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I'm trying to find the most efficient way to find open ports on target then find banner of running services on them. As I have read and experienced before, syn stealth scan gives the best outcome. But I'm not sure how -sV finds open ports.

For grabbing version information, does the -sV option give the same performance with -sS or should I first scan the target with -sS after then I scan open ports with -sV?

  • are you wanting better performance for one target or for a large collection of targets – schroeder Oct 31 '17 at 10:08
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Nmap does its scanning in phases, with each phase feeding into the next one. When you do nmap -sV example.com, Nmap performs 7 scan phases. The ones you are asking about are 4 and 5 below:

  1. Target enumeration. Nmap resolves the name example.com to some IP address like 192.0.2.33.
  2. Host discovery. Nmap sends some probes like ICMP Echo Request, TCP SYN to port 443, TCP ACK to port 80, etc. If any of them get a response, the host is "up" and scanning continues.
  3. Reverse-DNS resolution. Nmap sends a DNS PTR query for the IP address to see if a name is associated with it.
  4. Port scanning. You didn't request a particular port scan type, so the default is TCP SYN scan (-sS) if you have privileges, or TCP Connect scan (-sT) if not.
  5. Version detection. This is the "banner grab" that you requested with -sV, though it is much more complex than that.
  6. Script scanning. When you do -sV, some NSE scripts may run to do further version detection. This is the same as specifying --script version
  7. Output. The results are printed after all scan phases are done.

So you can see that there is no difference in port scanning between -sS and -sV, but in fact the exact same port scan is done for both. Optimizing the scan can be done with the -T timing template options or any of the more fine-grained controls.

You can also speed up your scan by eliminating unused scan phases. Host discovery can be skipped with -Pn if you know the target is up. Reverse-DNS can be skipped with -n. Port scanning can be altered with -p or --top-ports to scan more (slower) or fewer (faster) ports. You can eliminate the NSE script scanning part of version detection by adding --script-args script-intensity=0

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The fastest way I know of to port scan (and would be surprised if there is anything faster) is massscan with an Intel 10-gbps Ethernet adapter and the PF_RING driver. To quote the github page "This is the fastest Internet port scanner. It can scan the entire Internet in under 6 minutes, transmitting 10 million packets per second.". This is dangerously fast - take down your local network if you aren't careful fast.

For version information you would need to use the banners option. See usage here. I don't think this is quite as advanced as nmaps version detection - you may have more cleanup work on the returned data.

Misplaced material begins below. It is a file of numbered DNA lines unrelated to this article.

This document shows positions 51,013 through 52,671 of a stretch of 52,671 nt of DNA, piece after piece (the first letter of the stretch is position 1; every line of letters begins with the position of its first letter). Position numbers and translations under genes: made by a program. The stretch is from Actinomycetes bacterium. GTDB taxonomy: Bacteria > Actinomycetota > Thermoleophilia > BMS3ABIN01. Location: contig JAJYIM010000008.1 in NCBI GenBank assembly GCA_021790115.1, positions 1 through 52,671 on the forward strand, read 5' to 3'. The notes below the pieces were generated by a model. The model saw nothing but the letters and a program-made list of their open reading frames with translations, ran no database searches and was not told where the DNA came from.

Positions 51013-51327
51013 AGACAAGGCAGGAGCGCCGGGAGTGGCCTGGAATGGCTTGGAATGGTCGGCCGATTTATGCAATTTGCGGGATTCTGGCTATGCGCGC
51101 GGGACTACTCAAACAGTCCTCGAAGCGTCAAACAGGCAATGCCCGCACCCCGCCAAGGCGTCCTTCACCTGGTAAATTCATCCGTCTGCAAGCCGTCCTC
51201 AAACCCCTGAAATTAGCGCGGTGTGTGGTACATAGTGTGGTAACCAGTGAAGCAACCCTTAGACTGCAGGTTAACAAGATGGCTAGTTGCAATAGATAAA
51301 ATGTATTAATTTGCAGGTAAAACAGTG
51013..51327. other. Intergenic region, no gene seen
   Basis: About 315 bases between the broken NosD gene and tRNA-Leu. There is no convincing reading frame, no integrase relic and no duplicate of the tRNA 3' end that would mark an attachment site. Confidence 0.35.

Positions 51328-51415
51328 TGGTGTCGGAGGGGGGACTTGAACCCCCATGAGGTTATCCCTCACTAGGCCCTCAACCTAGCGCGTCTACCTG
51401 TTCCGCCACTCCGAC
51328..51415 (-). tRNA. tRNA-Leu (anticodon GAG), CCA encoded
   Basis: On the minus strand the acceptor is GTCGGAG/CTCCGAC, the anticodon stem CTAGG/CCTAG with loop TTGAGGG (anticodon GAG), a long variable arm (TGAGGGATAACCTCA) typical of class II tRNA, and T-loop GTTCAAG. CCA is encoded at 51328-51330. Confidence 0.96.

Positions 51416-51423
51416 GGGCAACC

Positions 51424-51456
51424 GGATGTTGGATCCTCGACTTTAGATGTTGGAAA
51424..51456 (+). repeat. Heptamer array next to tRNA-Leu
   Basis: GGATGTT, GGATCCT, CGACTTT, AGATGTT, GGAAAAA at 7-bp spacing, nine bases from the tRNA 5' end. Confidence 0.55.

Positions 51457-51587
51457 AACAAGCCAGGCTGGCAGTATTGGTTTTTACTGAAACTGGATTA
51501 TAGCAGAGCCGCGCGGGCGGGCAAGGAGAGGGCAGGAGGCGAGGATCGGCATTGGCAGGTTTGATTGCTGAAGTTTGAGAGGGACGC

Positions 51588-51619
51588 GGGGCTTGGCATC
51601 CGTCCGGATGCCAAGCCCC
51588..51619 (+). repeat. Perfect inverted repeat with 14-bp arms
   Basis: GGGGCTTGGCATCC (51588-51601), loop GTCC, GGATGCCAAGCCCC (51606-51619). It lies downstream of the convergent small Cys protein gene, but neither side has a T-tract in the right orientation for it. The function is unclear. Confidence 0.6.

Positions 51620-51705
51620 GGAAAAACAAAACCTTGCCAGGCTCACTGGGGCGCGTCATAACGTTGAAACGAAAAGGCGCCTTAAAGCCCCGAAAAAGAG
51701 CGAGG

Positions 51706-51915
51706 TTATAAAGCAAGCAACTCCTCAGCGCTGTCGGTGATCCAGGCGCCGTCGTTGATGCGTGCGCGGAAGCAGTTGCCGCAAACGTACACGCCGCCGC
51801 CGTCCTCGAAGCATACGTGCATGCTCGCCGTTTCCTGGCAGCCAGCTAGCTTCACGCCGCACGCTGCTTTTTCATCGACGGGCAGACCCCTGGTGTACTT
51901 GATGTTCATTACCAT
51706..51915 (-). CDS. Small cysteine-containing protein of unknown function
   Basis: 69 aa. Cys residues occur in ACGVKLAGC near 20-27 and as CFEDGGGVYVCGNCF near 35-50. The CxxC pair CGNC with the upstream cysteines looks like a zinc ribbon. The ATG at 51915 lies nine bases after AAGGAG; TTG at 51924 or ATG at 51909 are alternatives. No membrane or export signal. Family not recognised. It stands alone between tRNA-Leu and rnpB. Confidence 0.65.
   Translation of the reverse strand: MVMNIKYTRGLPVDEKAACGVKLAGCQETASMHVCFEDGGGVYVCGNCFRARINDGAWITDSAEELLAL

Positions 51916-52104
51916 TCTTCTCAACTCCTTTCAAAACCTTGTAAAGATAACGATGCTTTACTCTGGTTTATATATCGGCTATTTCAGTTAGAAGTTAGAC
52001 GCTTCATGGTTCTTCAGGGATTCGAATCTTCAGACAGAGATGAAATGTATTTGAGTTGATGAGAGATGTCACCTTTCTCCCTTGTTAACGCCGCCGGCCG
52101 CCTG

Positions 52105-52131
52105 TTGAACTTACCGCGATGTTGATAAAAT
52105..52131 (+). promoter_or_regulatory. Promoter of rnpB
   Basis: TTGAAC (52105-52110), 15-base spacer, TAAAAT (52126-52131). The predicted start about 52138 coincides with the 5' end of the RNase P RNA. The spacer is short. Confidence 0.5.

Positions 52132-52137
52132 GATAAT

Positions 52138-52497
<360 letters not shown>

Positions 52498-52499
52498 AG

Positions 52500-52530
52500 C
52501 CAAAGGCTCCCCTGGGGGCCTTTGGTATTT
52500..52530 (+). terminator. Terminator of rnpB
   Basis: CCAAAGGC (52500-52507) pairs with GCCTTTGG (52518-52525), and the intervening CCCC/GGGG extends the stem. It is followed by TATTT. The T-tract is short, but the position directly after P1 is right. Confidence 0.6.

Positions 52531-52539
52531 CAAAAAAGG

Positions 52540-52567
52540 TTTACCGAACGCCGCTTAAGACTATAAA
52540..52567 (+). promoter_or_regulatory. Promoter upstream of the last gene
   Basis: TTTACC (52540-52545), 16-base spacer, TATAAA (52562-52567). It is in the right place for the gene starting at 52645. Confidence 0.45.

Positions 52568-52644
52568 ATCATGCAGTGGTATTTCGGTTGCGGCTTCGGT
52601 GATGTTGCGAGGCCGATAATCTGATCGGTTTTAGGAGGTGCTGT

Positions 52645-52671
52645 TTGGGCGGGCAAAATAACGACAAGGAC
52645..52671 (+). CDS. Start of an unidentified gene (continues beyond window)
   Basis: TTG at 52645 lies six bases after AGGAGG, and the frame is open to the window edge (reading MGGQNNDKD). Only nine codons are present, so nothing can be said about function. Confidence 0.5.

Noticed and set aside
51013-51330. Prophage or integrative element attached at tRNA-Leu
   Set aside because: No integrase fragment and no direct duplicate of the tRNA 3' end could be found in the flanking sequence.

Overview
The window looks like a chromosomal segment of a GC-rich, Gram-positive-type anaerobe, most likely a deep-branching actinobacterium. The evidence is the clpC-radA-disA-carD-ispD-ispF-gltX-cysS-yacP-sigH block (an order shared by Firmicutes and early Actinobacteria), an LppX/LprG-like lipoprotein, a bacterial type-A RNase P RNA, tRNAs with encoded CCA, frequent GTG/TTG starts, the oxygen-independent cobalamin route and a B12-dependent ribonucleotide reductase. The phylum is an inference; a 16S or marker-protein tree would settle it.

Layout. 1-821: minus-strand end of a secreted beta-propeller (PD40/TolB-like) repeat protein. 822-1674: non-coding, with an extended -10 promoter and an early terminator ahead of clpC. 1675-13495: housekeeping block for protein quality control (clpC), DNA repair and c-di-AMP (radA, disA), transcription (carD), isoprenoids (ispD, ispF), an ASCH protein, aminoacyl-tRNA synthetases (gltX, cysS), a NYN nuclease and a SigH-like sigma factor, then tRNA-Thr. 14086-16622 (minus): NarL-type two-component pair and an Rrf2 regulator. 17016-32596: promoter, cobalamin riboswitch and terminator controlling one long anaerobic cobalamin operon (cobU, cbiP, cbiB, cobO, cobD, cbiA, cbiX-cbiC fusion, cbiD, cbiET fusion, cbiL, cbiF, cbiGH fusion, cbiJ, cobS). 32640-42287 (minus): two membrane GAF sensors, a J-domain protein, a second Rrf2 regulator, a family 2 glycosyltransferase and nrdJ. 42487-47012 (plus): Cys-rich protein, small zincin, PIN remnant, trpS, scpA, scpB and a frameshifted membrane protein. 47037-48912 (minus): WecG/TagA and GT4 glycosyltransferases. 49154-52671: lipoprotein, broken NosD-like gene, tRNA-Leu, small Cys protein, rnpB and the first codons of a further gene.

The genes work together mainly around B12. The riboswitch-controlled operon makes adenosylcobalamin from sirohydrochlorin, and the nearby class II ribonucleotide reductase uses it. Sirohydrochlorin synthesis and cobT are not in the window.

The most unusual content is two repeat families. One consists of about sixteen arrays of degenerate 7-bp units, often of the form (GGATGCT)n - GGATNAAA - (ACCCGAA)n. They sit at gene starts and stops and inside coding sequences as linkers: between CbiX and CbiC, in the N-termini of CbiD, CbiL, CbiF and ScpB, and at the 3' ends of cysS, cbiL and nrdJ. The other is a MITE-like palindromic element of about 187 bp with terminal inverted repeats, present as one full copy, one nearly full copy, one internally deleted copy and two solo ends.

If you'd rather stick to nmap there are several ways to speed it up. -Pn would avoid sending a ping. -n avoids DNS resolution. --send-eth sends directly on the ethernet interface - although you need to fully understand the consequences of this and how to set up your machine appropriately first.

For grabbing version information, does the -sV option give the same performance with -sS or should I first scan the target with -sS after then I scan open ports with -sV?

Technically there is no reason why they couldn't be as efficient (and possibly more efficient to run them together). Without profiling or reviewing the source code of nmap I can't answer this conclusively. Google isn't immediately showing anything obvious.

  • I agree, I use masscan as well. @kjslaa I usually keep the --max-rate around 10,000. I've seen 30,000 melt a firewall so if you use this just know your network. Sometimes I'll use a combination of masscan and nmap. Masscan to sweep a large subnet for active hosts then use nmap for -sV -sC on the list I gathered from masscan – nd510 Oct 31 '17 at 12:04
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For what you're doing, Zmap or Masscan are probably the fastest way. Zmap's about as fast as masscan, but it has way more functionality. Another cool thing about Zmap is that you can pipe the results from the fast scanner into a slower, more intensive scanner, such as application layer with Zgrab. You should first scan with those tools and then use Nmap. It's way faster that way, and even better if you can do it just-in-time.

With Nmap, you want to add the -T5 flag (0-5, where 0 is slowest, and 5 is fastest). If you've already scanned with masscan or zmap and know that they're online, you can use -Pn to not send a ping.

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